I went to a party for a co-workers niece. It was like a reverse baby shower in a sense. It was cool to see the fused culture of traditional songs and dress mixed with the current times. It was nice just to get out of the house as well and let people know that I’m willing to hang out with them. I went out last weekend with some friends and the people were blown away that I was there. In Madagascar, they were just surprised to see a white person in general. But here, the racial divide is much more apparent. I definitely see it with the older crowd as they lived most of their lives through apartheid and it makes me happy to see how happy they can be when I talk and joke with them (even if they are drinking). It got me thinking about when I drive around with one of my co-workers. If this were 25 years ago he would be arrested and beaten. Now, neither of us really thinks about it, but I’m sure it’s ingrained in many of the minds in this country.

I saw my first snake in South Africa. It wasn’t large and it was hardly fearsome, but people killed it anyway. Although I didn’t really take note of its coloration, people in the area were worried that it was a green mamba. However, I highly doubt that it was a green mamba only because I faintly recall seeing other colors on it and the likely hood of a green mamba being so far away from trees wasn’t likely. What surprised me is how adamant they were about killing the snake. Granted, there are small children in the area and if they are bit by a venomous snake that’s a problem, but there are no attempts for education or how to deal with the fears. I don’t think that this is something that I will address in my time here, but it was alarming nonetheless. Now, if there was a 2m long black mamba slithering around I might be more inclined to kill it. However, just another bush snake that isn’t venomous, not really sure it would have harmed anyone.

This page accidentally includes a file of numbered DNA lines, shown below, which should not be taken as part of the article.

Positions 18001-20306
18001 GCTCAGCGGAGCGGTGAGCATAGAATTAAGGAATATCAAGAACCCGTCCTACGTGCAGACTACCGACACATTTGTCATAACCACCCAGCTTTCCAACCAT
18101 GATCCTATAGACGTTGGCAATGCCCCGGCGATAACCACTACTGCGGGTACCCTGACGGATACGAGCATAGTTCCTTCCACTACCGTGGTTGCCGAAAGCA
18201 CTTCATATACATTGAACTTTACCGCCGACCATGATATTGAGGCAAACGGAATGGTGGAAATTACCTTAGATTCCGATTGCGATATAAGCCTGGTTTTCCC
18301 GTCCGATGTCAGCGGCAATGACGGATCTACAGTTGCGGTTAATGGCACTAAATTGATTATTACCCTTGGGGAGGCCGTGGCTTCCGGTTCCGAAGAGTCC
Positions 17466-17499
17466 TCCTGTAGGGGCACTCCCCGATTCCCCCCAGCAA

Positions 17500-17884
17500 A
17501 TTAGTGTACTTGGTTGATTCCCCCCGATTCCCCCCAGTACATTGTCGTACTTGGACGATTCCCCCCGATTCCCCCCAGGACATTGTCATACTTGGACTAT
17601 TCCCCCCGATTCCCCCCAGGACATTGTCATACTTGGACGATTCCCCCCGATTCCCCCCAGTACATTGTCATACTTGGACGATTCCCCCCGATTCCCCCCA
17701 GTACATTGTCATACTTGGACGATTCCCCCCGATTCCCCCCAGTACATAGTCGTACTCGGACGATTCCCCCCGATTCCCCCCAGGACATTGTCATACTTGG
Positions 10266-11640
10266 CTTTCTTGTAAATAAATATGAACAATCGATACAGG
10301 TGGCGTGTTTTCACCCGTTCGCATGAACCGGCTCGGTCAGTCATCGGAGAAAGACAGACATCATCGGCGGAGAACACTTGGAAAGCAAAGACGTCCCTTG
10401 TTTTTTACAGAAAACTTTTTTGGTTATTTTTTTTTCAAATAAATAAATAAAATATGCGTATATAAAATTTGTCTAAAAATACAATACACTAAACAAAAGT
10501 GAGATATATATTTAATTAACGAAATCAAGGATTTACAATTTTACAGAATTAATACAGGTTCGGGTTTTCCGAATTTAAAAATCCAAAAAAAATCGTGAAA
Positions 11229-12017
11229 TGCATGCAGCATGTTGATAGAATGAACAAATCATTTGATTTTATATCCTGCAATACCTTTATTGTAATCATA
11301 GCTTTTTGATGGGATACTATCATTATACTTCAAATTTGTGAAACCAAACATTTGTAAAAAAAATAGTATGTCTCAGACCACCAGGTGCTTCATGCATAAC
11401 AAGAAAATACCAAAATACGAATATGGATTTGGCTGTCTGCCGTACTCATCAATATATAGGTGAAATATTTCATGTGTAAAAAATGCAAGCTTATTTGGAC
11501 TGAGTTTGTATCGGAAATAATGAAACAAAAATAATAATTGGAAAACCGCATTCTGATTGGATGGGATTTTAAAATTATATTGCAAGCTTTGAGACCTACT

Finally, the honeymoon is over. Everyone has more or less gotten used to me and now they ask for money. I turn them down – sometimes politely, other times not so much. They’ll figure it out soon enough. Regardless, I’m adjusting to life in the village, and I’m definitely happy to be here.